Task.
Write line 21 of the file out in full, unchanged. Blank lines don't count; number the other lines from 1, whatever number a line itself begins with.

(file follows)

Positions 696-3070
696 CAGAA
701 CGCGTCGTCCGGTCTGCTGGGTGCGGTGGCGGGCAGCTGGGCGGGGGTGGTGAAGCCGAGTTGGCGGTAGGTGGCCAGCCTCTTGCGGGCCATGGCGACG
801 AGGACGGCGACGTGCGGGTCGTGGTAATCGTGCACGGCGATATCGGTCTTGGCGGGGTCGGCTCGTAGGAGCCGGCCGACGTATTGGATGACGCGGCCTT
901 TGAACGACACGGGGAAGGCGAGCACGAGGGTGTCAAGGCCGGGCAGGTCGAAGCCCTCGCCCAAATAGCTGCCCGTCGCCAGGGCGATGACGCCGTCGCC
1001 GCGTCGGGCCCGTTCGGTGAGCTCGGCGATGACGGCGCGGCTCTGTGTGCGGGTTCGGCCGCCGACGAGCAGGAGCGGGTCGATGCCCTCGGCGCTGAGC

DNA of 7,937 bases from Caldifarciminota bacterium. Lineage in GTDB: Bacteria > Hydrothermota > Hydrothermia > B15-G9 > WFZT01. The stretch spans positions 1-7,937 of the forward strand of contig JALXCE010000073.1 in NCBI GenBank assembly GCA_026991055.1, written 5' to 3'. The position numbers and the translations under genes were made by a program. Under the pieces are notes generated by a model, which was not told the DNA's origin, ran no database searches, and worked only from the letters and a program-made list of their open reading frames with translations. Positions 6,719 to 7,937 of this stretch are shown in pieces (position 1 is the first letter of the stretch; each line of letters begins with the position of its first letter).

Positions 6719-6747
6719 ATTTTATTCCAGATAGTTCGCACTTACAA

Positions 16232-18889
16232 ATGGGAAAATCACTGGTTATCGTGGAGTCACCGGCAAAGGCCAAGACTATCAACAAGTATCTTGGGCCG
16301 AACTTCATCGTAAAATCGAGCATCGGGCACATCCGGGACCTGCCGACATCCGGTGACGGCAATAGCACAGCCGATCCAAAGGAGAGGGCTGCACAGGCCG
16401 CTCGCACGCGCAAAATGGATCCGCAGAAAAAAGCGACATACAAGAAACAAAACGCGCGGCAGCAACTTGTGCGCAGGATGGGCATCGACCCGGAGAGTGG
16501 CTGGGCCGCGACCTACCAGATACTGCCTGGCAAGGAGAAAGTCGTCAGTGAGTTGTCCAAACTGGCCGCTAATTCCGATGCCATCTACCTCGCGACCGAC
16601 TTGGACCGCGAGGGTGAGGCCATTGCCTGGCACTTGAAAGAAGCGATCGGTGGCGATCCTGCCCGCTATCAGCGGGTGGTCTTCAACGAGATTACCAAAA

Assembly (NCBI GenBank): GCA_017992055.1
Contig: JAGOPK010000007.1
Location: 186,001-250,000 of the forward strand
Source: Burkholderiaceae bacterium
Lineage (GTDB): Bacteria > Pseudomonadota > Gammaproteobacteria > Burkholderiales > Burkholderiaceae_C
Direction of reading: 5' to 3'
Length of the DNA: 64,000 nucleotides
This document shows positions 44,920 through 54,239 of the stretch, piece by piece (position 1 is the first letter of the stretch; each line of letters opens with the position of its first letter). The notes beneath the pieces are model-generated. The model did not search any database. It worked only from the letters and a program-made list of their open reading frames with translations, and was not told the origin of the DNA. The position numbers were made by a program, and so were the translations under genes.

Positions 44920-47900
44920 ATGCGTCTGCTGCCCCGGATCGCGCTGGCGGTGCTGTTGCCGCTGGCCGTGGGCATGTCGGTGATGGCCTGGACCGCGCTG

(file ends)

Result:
Direction of reading: 5' to 3'